BY LUKE WATHEN
President Trump is set to release a proposed federal budget for the year 2018 in the near future. According to an article by “The New York Times,” several federal programs are on the chopping block, including the National Endowment for the Arts and Humanities and the Corporation for Public Broadcasting.
While it may initially seem like the government is simply cutting out unnecessary expenditures, the Corporation for Public Broadcasting is a keystone for the American media, as it provides a great deal of funding for one of the oldest and most beloved television networks.
The network in question: the Public Broadcasting Service, more popularly known as PBS.
At first glance, PBS may seem like something hardly worth mentioning. To many people, it is nothing more than the station that always seems to be playing at doctors’ offices and retirement homes, with its programs ranging from boring to, dare I say it, educational.
But PBS is much more than that. Children over the past several decades have fond memories of PBS programs such as “Arthur,” “Sesame Street” and “Mr. Roger’s Neighborhood,” shows that have stood the test of time with their social and educational significance.
PBS content also extends to adult audiences as well. From the in-depth documentaries featured on “Frontline” and “American Experience,” the scientific edutainment series “Nova” and what is often regarded as the least-biased television news syndicate “PBS NewsHour,” the station has clearly shown that it can reach and enrich audiences of all ages.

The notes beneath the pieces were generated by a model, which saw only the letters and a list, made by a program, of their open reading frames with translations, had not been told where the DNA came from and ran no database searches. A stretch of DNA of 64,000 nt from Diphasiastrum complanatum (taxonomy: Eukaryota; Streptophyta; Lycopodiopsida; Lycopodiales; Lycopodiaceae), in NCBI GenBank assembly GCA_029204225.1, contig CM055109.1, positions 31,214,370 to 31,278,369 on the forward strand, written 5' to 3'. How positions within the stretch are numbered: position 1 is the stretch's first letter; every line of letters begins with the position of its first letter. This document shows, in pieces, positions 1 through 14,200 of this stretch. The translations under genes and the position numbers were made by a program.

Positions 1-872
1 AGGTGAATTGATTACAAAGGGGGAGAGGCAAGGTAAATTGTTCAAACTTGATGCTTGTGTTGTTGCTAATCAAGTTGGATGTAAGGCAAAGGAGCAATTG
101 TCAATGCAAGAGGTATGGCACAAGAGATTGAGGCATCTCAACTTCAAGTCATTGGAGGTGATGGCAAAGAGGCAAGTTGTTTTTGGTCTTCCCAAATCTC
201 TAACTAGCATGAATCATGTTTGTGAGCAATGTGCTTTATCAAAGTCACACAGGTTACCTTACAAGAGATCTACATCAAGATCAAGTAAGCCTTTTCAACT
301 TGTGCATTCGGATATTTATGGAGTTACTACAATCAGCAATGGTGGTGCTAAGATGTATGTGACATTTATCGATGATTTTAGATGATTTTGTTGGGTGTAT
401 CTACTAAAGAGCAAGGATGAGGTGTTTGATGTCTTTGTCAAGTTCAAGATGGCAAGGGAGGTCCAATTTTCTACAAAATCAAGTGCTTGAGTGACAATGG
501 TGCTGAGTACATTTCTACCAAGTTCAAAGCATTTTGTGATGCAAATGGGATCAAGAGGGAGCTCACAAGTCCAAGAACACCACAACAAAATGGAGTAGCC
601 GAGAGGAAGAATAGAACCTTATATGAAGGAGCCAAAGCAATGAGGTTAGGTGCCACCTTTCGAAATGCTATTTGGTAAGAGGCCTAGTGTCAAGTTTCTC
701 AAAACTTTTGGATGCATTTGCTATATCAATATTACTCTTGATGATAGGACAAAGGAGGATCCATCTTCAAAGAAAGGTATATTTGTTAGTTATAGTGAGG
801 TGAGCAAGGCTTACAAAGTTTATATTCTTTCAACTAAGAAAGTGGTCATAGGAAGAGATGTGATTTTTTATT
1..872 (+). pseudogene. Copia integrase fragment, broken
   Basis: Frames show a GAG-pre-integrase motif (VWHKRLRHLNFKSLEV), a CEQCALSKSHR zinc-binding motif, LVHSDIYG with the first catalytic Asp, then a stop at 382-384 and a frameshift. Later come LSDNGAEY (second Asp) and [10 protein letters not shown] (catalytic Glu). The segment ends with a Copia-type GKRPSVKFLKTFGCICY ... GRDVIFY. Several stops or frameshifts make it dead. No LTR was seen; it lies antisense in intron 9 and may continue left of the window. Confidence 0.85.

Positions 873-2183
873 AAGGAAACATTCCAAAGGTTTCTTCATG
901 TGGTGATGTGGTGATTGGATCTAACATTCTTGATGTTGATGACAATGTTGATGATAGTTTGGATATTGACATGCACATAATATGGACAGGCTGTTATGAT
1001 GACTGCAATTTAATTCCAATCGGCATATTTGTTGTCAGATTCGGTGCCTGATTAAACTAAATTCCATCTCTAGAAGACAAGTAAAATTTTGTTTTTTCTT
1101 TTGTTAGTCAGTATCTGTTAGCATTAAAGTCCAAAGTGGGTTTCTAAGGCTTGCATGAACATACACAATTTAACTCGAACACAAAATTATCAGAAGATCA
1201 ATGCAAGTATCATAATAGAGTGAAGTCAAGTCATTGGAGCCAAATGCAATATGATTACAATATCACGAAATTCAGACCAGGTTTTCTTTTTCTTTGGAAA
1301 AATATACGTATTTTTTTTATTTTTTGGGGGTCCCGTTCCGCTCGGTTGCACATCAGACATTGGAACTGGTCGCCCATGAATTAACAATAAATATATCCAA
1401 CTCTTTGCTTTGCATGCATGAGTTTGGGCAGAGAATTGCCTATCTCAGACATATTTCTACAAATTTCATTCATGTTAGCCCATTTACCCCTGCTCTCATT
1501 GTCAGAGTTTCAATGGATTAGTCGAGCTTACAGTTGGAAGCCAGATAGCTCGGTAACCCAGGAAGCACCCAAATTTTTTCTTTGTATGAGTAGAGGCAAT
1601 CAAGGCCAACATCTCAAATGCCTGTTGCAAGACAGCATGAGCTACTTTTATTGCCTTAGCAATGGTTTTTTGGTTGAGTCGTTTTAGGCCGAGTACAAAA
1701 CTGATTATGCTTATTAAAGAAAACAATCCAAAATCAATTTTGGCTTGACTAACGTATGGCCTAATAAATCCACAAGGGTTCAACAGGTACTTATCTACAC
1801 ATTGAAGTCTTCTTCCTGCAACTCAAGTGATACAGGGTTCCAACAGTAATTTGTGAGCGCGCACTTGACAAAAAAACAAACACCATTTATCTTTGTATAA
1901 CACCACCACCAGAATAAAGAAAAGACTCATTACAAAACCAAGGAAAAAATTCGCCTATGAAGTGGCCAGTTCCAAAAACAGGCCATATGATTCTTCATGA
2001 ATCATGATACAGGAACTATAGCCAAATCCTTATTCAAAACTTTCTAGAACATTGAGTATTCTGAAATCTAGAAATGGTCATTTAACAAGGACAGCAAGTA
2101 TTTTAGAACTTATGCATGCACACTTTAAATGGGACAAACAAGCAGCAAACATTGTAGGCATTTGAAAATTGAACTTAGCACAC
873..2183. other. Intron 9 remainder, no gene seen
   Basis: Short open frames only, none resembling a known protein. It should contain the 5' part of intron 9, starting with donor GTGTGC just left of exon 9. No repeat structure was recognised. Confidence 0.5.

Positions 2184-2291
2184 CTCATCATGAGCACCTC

What makes PBS so special in this age of thousand-plus channel cable packages is the nature of its funding. Unlike other major networks such as FOX, CBS or NBC, PBS is a nonprofit entity that receives its funding from viewer contributions and federal assistance from the Corporation for Public Broadcasting.
Because of the network’s nonprofit structure, they do not have to worry about ratings, sponsors or any other hassles that shape traditional, for-profit networks. This is why the programming on PBS is able to be as thoroughly educational as it is—there is no studio interference and no need to please corporate sponsors.
The Corporation for Public Broadcasting is likely not to be cut entirely. However, PBS would lose a massive deal of its funding and likely be forced to rebrand itself as just another network. This would mean losing the integrity and foundation of its commendably enriching programs and compromising fact for the sake of entertainment.
If this thought sickens you as much as it does me, there is still time to act. You can extend a small, yet strong gesture by contacting your senator or congressman and voicing your concerns about the Trump administration’s proposed budget cuts. A simple minute of your time may end up making a world of difference.
PBS is one of the last bastions of honest and non-sensationalized television, so to see it die would be a truly disheartening thing. The best way to save the station, however, can only be done by the intervention of viewers like you. Thank you.